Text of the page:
Lower Back Stem Cell Treatment: Top 5 Things to Know

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In the last few years, there’s been an explosion in chiropractic and other clinics offering lower back stem cell treatments. The big problem, however, is that while some of these stem cell treatments are real, the vast majority are fake or just poorly done. As the first physician in the world to perform lower back stem cell injections (i.e., spinal injections), way back in 2005, I see a few physicians trying hard to do good work and most physicians (and now chiropractors) who are either not maximizing patient results or are just outright scamming patients. In essence, they’re offering a copy of a copy of a copy such that what’s delivered bears little resemblance to what, based on my extensive experience, I know works.

To help you determine if the treatment being offered is the real deal or if you need to run right out of the front door of the office and never look back, I’ve put together this top 5 list of things to know about lower back stem cell treatment (the same applies to neck stem cell treatments as well).

1. The Amniotic and Cord Bait and Switch

If the clinic is offering amniotic or cord “stem cell” treatments, this is an easy one—it’s a scam! Why? First and foremost, these amniotic and cord products contain no live or functional stem cells, only dead ones. Testing of multiple amniotic stem cell products by the Interventional Orthopedics Foundation has confirmed this. Additionally, unlike bone marrow stem cells, there is no research supporting cord or amniotic stem cells for musculoskeletal conditions, such as knee or spine issues. If you are considering stem cells for a musculoskeletal problem, first, do your research and make sure the cells being injected are alive and, second, ask for published clinical research on your problem with the exact product being used on you. Given that none exists in amniotic or cord blood stem cells for any spine injection, if they hand you research, look closely, as it likely has nothing to do with what’s wrong with you.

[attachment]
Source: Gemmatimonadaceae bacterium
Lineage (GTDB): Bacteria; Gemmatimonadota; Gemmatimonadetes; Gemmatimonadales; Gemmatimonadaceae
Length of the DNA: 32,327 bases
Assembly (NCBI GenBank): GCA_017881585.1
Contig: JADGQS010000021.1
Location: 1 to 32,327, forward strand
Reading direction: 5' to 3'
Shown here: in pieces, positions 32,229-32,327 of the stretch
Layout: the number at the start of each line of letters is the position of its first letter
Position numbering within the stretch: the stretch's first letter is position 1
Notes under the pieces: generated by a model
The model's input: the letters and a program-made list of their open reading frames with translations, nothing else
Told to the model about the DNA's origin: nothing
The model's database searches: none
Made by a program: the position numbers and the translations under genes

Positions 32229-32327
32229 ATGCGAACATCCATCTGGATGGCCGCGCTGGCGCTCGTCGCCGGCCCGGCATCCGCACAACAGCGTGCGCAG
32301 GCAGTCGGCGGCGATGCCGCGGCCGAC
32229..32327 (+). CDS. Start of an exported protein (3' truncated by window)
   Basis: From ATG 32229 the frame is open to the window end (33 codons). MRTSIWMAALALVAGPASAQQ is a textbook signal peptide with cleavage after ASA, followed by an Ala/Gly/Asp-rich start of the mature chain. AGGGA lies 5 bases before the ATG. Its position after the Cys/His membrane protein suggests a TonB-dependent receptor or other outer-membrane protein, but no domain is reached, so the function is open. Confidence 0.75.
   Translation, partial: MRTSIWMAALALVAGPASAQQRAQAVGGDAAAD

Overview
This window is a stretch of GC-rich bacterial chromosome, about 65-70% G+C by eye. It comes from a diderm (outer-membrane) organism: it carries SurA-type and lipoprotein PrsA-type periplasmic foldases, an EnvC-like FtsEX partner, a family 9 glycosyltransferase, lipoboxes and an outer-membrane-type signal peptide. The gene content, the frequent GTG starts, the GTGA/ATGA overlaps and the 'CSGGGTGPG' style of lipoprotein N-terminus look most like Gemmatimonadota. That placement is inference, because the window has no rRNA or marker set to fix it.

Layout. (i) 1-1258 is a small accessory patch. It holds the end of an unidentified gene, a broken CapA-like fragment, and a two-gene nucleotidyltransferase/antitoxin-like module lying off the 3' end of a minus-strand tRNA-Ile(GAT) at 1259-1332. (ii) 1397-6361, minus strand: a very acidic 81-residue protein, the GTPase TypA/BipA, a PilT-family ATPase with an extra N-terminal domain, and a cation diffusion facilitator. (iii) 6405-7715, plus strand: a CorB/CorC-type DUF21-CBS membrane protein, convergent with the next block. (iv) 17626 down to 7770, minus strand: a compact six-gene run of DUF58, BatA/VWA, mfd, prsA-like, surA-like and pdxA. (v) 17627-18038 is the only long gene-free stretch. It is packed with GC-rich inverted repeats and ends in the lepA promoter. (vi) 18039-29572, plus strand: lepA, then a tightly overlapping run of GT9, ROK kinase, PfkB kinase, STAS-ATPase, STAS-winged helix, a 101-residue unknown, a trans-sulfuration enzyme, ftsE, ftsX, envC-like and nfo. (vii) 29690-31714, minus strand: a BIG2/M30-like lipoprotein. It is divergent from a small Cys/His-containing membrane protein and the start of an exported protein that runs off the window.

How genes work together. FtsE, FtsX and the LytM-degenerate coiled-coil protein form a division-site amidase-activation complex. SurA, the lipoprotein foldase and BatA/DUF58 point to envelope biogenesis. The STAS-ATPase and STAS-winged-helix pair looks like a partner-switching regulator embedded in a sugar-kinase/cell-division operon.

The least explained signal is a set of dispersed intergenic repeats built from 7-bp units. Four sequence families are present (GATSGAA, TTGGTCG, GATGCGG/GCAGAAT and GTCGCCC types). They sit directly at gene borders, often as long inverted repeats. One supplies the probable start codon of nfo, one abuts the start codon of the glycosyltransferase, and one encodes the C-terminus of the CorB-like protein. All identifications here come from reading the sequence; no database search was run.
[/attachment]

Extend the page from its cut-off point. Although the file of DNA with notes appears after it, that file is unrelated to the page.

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2. Quickie Bone Marrow Procedures

If the clinic is using a “quickie” bone marrow procedure, based on the spine stem cell research we have to date, this will likely reduce your chances of success. What is a quickie bone marrow procedure? This is where the provider uses a uses a specific trocar-type of device—such as this Marrow Cellutions device—that manufacturers claim allows providers to immediately reinject the bone marrow without having to centrifuge it to concentrate the stem cells. We’ve tested these very expensive quickie devices and found them to be no better than a standard trocar at harvesting bone marrow. Additionally, taking out the step of concentrating stem cells, dramatically lowers the stem cell count that is reinjected, and this may affect whether or not you even respond to treatment. For example, we know that for a low back disc procedure to work, you need a higher number of stem cells than these devices can procedure (based on our testing).

3. Blind Trigger Point Injection with “Stem Cells”